Research Article| Volume 150, ISSUE 1-2, P116-121, October 05, 2009

Effects of short-term training on heart rate dynamics in individuals with spinal cord injury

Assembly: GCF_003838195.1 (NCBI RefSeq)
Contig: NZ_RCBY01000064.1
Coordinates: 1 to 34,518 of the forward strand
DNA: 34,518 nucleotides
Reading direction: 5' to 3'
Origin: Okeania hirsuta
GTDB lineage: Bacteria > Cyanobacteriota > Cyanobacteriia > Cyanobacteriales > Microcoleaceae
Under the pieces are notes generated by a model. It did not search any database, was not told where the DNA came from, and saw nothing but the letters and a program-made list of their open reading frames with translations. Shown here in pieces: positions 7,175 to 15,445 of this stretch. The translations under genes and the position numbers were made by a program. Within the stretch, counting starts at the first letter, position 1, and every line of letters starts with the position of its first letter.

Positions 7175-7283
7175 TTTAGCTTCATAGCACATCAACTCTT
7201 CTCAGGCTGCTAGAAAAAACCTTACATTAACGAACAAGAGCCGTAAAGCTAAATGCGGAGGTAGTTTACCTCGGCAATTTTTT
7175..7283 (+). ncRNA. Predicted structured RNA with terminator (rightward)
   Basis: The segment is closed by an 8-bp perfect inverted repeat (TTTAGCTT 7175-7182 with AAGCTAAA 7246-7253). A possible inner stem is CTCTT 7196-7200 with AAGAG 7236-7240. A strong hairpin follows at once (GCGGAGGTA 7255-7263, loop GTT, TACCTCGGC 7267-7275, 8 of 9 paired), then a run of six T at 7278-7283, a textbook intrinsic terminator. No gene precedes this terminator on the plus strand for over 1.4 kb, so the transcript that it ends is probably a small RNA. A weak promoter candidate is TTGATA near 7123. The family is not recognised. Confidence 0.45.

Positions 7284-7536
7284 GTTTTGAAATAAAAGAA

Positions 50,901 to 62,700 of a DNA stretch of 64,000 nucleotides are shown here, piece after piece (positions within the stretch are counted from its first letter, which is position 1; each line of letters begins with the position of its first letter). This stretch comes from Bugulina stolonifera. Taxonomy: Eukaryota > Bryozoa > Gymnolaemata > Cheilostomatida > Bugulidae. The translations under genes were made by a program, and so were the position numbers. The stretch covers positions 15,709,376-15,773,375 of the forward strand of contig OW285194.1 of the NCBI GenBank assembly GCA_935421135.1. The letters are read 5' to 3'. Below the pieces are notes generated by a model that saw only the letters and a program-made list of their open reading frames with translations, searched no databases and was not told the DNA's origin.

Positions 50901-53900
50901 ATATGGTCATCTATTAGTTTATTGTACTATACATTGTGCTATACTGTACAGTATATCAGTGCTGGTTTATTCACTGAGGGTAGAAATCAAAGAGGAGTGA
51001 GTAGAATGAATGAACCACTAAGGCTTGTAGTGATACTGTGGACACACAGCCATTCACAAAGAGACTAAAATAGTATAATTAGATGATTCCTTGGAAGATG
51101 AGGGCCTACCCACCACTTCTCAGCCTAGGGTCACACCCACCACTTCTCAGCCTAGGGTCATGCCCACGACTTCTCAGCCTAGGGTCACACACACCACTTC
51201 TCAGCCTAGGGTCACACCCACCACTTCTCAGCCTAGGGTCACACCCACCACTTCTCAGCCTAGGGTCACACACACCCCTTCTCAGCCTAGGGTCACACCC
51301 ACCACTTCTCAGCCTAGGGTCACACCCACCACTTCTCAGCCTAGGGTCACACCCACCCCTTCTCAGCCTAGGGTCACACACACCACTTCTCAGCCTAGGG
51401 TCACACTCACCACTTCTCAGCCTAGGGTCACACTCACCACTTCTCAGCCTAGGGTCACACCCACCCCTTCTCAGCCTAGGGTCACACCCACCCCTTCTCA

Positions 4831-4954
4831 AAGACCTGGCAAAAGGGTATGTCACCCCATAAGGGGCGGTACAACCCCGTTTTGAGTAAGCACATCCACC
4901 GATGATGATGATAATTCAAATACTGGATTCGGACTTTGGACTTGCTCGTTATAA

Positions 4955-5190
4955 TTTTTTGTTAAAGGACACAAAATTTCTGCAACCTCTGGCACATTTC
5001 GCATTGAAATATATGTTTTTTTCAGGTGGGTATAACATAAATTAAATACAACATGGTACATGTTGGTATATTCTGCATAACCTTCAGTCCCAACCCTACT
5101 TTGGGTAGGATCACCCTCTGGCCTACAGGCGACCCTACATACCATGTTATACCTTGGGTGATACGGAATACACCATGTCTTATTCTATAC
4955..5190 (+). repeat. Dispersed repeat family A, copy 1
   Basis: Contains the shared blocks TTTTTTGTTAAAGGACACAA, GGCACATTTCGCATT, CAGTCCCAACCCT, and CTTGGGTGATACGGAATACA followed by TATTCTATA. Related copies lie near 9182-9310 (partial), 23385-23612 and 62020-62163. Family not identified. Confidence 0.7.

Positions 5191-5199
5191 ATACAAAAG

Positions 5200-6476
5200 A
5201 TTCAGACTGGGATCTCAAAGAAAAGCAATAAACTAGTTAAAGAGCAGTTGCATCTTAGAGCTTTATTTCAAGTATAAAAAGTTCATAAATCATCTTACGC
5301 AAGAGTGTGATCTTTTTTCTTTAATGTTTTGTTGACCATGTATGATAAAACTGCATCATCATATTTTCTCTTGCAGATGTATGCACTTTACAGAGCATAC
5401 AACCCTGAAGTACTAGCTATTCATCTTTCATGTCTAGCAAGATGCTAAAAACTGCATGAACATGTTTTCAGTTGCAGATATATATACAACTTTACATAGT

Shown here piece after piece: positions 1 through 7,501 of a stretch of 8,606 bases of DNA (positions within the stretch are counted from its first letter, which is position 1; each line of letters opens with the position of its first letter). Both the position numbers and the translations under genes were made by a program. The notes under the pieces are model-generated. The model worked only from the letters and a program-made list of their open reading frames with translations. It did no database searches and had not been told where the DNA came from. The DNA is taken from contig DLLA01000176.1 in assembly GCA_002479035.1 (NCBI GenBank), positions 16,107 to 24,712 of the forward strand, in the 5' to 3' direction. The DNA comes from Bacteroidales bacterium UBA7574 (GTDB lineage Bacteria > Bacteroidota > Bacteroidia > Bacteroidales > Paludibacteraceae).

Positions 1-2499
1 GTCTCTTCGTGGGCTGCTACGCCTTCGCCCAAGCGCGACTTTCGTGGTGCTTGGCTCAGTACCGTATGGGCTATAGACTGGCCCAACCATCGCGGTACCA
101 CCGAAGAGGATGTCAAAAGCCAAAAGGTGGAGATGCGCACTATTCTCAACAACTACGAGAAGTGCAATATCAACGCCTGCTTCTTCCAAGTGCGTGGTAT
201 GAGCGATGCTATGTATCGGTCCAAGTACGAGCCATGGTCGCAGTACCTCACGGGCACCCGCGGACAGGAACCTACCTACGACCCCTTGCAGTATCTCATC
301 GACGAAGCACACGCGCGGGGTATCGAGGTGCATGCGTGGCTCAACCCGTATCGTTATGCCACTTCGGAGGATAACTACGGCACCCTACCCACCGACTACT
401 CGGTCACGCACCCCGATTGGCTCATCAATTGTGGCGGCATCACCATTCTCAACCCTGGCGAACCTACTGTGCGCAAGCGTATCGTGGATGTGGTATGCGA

Increased risk of cardiovascular diseases and autonomic dysregulation are common health concerns in individuals with spinal cord injury (SCI). Two therapies that may help improve cardiovascular control are body-weight supported treadmill training (BWSTT) and head-up tilt training (HUTT). The purpose of this study was to examine the effects of short-term BWSTT and HUTT on cardiac autonomic function. Seven participants (6 male, 37.1±7.7 years) with SCI (C5-T10, ASIA A-C; 5.0±4.4 years post-injury) completed the study protocol. In this randomized cross-over design, participants were required to complete 4 weeks of thrice-weekly BWSTT and HUTT (i.e. 12 sessions each), separated by a 4 week detraining period. Cardiac autonomic function was assessed at rest, before and after, each 4 week training period using linear and non-linear measures (sample entropy and detrended fluctuation analysis (α1)) of heart rate dynamics. Participants completed equivalent amounts of time performing BWSTT and HUTT (453.7±27.3 min vs. 471.6±19.7 min, p=0.24). There were no significant differences in linear heart rate variability following BWSTT or HUTT (p>0.05). In contrast, there was a significant change in sample entropy following BWSTT (1.05±0.14 to 1.42±0.12, p<0.05). Due to the bi-directional pattern of α1 values, distance scores were calculated (│1α1│) and demonstrated a significant reduction following BWSTT (0.54±0.06 to 0.26±0.05, p=0.001). In conclusion, 4 weeks of BWSTT but not HUTT training are sufficient to increase sample entropy and reduce the fractal scaling distance score in participants with SCI.


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